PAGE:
Colonial Lake has a reputation among students as a prime running spot. This city-owned park at the corner of Broad Street and Rutledge Avenue is around three-quarters of a mile from the center of campus, which provides a perfect warm-up for runners.
“I started running to Colonial Lake about a year ago,” Ellie Flock, sophomore at College of Charleston, said. “It was a nice loop of about two miles from my dorm, and I enjoyed how pretty of a trek it is.”
The lake is surrounded by a historic, quintessentially Charleston neighborhood, which provides excellent scenery for anyone who visits the park. The lake is about half a mile around, surrounded by a wide sidewalk. Since the lake’s completion in the late 1800s, it has been a beloved hallmark of downtown Charleston. However, its age is starting to show. When visiting, one notices the deep cracks in the sidewalk, the limited seating, the lack of trees and low water levels reveal a muddy bottom.
The Charleston Parks Conservancy has partnered with the City of Charleston and the Historic Charleston Foundation to completely remodel Colonial Lake Park. After completion, the Charleston Parks Conservancy says they hope the “renovation will transform Colonial Lake into a public park similar in quality to the City’s Waterfront Park.”
The city will completely replace the cracked sidewalks, enhancing aesthetics and pedestrian safety. Additional lights will keep pedestrians safe after dark, and Rutledge and Ashley Avenues will be narrowed to slow surrounding traffic.
In addition to changes that keep pedestrians safe, the city aims to make the lake more beautiful. They will install a new lake water management system so that water level and quality are better regulated and add garden space with shade trees and even a line of live oaks along Ashley Avenue. New benches will surround the lake, and its four corners will gain new gathering places.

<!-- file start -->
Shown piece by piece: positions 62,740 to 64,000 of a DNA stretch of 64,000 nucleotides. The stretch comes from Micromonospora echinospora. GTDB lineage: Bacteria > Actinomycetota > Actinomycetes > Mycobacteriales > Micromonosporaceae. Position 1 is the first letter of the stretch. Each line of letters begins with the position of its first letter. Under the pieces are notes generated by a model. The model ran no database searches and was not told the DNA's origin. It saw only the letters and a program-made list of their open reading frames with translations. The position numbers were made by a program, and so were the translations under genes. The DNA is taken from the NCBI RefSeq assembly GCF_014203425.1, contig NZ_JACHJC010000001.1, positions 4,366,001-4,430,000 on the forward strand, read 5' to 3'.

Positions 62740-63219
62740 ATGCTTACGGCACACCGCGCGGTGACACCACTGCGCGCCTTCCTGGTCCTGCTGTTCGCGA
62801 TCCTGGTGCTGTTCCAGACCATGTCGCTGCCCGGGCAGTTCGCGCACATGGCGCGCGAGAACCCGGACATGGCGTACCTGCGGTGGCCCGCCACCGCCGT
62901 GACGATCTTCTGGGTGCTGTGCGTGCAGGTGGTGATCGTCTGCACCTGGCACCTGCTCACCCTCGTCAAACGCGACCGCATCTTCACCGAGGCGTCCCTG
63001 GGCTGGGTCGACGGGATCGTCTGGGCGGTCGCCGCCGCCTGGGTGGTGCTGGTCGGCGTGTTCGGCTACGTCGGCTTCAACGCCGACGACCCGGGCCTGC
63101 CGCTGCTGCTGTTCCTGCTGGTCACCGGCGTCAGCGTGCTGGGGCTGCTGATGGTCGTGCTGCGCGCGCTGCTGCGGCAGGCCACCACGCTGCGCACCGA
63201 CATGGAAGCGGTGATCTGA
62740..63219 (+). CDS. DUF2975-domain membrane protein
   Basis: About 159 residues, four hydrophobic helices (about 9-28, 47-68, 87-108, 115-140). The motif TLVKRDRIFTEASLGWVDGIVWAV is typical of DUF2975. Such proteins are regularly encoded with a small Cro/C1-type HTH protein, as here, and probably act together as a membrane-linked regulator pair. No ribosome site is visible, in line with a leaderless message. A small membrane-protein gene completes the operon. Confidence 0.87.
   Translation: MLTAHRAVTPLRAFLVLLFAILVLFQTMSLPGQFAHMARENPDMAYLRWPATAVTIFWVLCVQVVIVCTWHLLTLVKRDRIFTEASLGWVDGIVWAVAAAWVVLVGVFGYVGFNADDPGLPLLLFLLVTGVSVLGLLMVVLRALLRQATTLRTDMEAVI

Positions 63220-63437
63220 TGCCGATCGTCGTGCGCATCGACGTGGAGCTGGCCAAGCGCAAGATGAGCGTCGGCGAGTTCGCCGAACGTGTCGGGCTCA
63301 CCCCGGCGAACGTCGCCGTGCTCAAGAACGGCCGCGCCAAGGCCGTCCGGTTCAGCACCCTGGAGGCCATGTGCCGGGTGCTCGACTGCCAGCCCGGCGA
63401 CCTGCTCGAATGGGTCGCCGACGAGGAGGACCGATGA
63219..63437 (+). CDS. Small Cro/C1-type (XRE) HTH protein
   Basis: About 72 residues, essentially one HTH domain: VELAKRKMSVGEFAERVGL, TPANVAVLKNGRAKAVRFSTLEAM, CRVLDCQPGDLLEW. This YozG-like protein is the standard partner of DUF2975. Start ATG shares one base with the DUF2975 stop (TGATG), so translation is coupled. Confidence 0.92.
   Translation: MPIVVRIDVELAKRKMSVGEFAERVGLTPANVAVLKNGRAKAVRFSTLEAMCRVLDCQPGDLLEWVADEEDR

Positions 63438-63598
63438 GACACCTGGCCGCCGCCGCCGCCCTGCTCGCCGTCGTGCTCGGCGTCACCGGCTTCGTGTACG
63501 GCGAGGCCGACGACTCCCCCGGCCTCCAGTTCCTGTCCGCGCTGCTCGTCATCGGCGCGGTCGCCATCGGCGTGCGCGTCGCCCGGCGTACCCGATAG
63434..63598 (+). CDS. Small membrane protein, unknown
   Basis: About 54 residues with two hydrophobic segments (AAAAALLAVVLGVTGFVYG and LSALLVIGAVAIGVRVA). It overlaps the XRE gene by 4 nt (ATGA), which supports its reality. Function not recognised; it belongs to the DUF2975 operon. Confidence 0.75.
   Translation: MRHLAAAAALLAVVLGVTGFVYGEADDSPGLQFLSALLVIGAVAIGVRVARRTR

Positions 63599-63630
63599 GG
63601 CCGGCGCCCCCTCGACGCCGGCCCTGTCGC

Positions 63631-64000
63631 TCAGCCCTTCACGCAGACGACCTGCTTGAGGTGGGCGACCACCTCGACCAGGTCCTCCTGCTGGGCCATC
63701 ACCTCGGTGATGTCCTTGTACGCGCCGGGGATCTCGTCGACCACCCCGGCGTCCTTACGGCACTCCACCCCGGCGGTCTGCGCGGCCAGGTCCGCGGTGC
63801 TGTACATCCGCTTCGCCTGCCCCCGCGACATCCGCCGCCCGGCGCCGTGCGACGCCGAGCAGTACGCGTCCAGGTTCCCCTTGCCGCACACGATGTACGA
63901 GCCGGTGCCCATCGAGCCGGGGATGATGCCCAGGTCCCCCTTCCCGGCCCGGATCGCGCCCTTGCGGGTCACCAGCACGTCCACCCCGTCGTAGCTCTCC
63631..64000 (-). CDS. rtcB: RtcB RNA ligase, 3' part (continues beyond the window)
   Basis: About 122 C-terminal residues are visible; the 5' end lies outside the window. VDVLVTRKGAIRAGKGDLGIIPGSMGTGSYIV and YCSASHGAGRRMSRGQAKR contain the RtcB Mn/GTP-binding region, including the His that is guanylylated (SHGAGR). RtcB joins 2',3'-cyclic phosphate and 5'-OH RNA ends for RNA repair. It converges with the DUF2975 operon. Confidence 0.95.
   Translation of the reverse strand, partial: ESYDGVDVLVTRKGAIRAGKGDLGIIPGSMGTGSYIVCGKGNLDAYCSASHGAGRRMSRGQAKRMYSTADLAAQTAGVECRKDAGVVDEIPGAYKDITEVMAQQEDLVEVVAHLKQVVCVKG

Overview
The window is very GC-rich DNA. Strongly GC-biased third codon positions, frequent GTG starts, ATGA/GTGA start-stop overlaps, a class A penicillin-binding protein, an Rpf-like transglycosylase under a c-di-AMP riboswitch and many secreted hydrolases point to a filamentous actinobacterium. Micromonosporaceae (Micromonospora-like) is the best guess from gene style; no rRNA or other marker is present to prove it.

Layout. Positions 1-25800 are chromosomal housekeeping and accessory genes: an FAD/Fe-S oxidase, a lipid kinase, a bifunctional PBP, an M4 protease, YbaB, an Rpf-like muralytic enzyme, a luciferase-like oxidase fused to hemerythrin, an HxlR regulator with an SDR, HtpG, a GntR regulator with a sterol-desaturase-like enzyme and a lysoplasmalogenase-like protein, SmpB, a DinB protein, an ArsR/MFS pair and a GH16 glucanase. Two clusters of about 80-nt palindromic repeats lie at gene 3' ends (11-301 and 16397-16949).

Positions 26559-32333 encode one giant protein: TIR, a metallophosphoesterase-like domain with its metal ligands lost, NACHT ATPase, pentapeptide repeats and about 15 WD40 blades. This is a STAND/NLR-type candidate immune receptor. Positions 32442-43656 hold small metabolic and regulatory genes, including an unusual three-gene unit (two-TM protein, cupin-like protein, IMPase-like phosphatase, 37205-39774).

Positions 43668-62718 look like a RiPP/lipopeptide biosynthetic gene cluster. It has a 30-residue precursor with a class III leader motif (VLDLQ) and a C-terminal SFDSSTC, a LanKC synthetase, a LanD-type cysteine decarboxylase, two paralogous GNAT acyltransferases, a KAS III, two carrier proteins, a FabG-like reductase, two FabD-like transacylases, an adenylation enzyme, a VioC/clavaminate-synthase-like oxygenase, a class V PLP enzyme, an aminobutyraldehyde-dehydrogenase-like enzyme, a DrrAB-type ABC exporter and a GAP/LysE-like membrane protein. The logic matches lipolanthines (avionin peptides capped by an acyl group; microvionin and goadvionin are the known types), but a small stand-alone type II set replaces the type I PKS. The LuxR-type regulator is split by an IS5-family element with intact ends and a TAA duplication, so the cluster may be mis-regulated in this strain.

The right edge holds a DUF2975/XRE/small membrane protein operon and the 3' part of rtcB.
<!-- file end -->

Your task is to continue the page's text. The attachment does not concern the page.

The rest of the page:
The total cost of the renovation is $5 million. The City of Charleston is supplying $4 million, and the Charleston Parks Conservancy is raising the remainder through private donations. Renovations are scheduled to begin next May and are scheduled for completion in July 2015.
Although park goers will enjoy the final product, they might not like the process. Colonial Lake will be closed through the entirety of the renovation. Harry Lesesne, executive director of the Charleston Parks Conservancy, said, “We looked at… leaving parts of it open during construction, but that significantly extended the construction timeline and increased the cost substantially. In order to keep the costs down, reduce the construction phase… and minimize disruption to neighbors, the City decided to close the park for the duration of the project. However, the roads surrounding the park should remain open throughout the project.”
For college students, losing a year of running around Colonial Lake is not a happy thought. Some have tried to keep a positive attitudes; Flock said, “I’ll be honest. That’s going to be a major inconvenience to a lot of runners… However, as a student… while my running routes may have to change, I think it’s important to keep in mind how much good this could do for the city as a whole.”